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Maintaining Our Edge


From Sputnik to cyberspace, the key to keeping the United States competitive comes down to quality math and science education.



On October 4, 1957, the Soviet Union launched the first man-made object to orbit the Earth and beat us into space. The Sputnik satellite weighed just 183 pounds, and it only stayed in orbit for three months. But its launch sparked fears that the United States had fallen behind our Cold War rival in science education.

President Eisenhower challenged us to strengthen math and science education and we answered the call. Soon after, Americans walked on the moon. The United States had won the Space Race.

Now it’s déjà vu all over again as we face claims that the United States is losing its edge in science and technology. In the years since we landed on the moon, the United States has led the world in the Internet and technology revolution. Yet we must continue to find better methods of teaching science and math as a way to stay competitive in the 21st century global economy.

How do we begin? Start by ensuring that every student has a qualified science and math teacher who knows how to engage young minds. There is a severe shortage of qualified math and science teachers, and public schools will continue to come up short until we raise the earning power of teachers and make a career in the classroom a more attractive option for math and science graduates.

Like any professionals, teachers also need the opportunity to sharpen their skills. National Science Foundation grants for professional development should be expanded, not reduced, as the current Administration’s budget proposal would do. And America’s teachers should be able to have the kind of professional enrichment that their colleagues around the world already enjoy: time to meet with colleagues, collaborate on lesson plans, and learn more about their field.

As is often the case in education reform, educators will play a key role, but moving this agenda forward will require shared responsibility. Students must rise to the challenge by taking the most advanced math and science courses available to them.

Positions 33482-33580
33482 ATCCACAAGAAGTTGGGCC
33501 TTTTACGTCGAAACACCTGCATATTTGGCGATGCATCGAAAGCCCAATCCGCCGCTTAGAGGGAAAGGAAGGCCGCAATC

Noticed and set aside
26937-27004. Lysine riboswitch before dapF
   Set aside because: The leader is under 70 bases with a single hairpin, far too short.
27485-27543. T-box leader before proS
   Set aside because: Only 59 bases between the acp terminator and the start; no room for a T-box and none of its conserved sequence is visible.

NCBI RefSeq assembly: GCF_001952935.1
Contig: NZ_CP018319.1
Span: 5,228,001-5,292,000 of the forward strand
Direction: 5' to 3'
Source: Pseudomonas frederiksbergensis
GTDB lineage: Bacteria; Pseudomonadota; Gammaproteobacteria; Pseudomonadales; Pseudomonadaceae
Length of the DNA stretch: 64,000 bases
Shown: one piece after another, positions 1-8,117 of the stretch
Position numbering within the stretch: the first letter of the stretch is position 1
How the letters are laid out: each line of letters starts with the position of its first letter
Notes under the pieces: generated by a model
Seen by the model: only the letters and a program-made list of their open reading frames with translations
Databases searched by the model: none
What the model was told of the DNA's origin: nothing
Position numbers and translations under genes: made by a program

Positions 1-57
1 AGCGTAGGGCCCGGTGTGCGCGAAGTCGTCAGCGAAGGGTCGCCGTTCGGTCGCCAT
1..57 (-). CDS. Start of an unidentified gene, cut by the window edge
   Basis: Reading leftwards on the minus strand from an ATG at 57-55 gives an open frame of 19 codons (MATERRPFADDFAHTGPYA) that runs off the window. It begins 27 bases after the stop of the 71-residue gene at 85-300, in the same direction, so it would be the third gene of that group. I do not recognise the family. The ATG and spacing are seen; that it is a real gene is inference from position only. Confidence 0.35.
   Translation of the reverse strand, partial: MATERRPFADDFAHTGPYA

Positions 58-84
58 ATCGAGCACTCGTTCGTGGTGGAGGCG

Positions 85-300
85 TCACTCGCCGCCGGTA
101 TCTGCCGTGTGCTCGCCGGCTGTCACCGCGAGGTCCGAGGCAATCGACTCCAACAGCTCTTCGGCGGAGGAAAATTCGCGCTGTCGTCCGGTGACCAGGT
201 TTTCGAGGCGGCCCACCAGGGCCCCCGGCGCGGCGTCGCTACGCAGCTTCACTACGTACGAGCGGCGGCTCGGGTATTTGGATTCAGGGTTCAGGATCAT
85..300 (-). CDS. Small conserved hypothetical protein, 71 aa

Fifty percent of college-bound high school seniors have not taken physics or trigonometry and three-quarters will graduate without taking calculus. We cannot afford to let our students glide by without the benefit of gaining these important academic skills.

We also need help from parents, who should insist that their children take courses that prepare them to secure America’s role as a world leader in science and technology.

By keeping track of their children’s progress and directing them to the right classes, parents can set their children on the track to college as early as elementary school.

Finally, we must break our national obsession with testing, which threatens our ability to teach students how to think for themselves. Our economy has always rewarded innovative thinking, and great public schools have prepared generations of American students to become creative thinkers.

Team NEA, we know that the purpose of an education is not to score well on a test—it’s to succeed in life. In a recent article about science education, Diane Ravitch of the Hoover Institution wrote, “The relentless pursuit of higher scores has led to a heavy investment in test preparation activities, at the cost of a sound education….Tests are no substitute for a coherent curriculum and well-prepared teachers.”

That was true when the Russians launched Sputnik. And friends, it’s still true today.

NEA President Reg Weaver

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January, 2007